I guess I’m basically wondering what this procedure is aspiring to be. Some candidates I have in mind:

1. Extension to the coarse case of regular hypothesis mixing (where we go from P(w) and Q(w) to )

2. Extension of some kind of Bayesian update-flavored thing where we go to then renormalize

1. ETA: seems more plausible than

3. Some kind of “aggregation of experts who we trust a lot unless they contradict each other”, which isn’t cleanly analogous to either of the above

Even in case 3, the near-zeros are really weird. The only cases I can think of where it makes sense are things like “The events are outcomes of a quantum process. Physics technique 1 creates hypothesis 1, and technique 2 creates hypothesis 2. Both techniques are very accurate, and the uncertainity they express is due to fundamental unknowability. Since we know both tables are correct, we can confidently rule out the middle column, and thus rule out certain events in hypothesis 3.”

But more typically, the uncertainity is in the maps of the respective hypotheses, not in the territory, in which case the middle zeros seem unfounded. And to be clear, the reason it seems like a real issue[2] is that when you add in hypothesis 3 you have events in the middle which you can query, but the values can stay arbitrarily close to zero if you add in hypothesis 3 with low weight.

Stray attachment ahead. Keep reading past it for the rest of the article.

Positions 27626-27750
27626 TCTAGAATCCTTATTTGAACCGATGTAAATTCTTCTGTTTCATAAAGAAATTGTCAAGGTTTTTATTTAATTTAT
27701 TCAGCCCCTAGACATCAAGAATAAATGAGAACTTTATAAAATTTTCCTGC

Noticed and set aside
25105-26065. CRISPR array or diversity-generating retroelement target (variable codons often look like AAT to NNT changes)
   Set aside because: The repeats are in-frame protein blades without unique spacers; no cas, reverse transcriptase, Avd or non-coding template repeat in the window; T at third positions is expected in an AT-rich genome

1. ^

ETA: Found the bug, it was fixable by substituting a single character

2. ^

Rather than “if a zero falls in the forest and no hypothesis is around to hear it, does it really make a sound?”

• Now, let’s consider the following modification: Each hypothesis is no longer a distribution on , but instead a distribution on some coarser partition of . Now is still well defined

Playing around with this a bit, I notice a curious effect (ETA: the numbers here were previously wrong, fixed now):

The reason the middle column goes to zero is that hypothesis A puts 60% on the rightmost column, and hypothesis B puts 40% on the leftmost, and neither cares about the middle column specifically.

But philosophically, what does the merge operation represent, which causes this to make sense? (Maybe your reply is just “wait for the next post”)

• 24 Nov 2022 6:53 UTC
6 points
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in reply to: simonsimonsimon’s comment

Another way of looking at this question: Arithmetic rationality is shift invariant, so you don’t have to know your total balance to calculate expected values of bets. Whereas for geometric rationality, you need to know where the zero point is, since it’s not shift invariant.

• 24 Nov 2022 6:31 UTC
3 points
1 ∶ 0
in reply to: Algon’s comment

Which is equivalent to

• Some results related to logarithmic utility and stock market leverage (I derived these after reading your previous post, but I think it fits better here):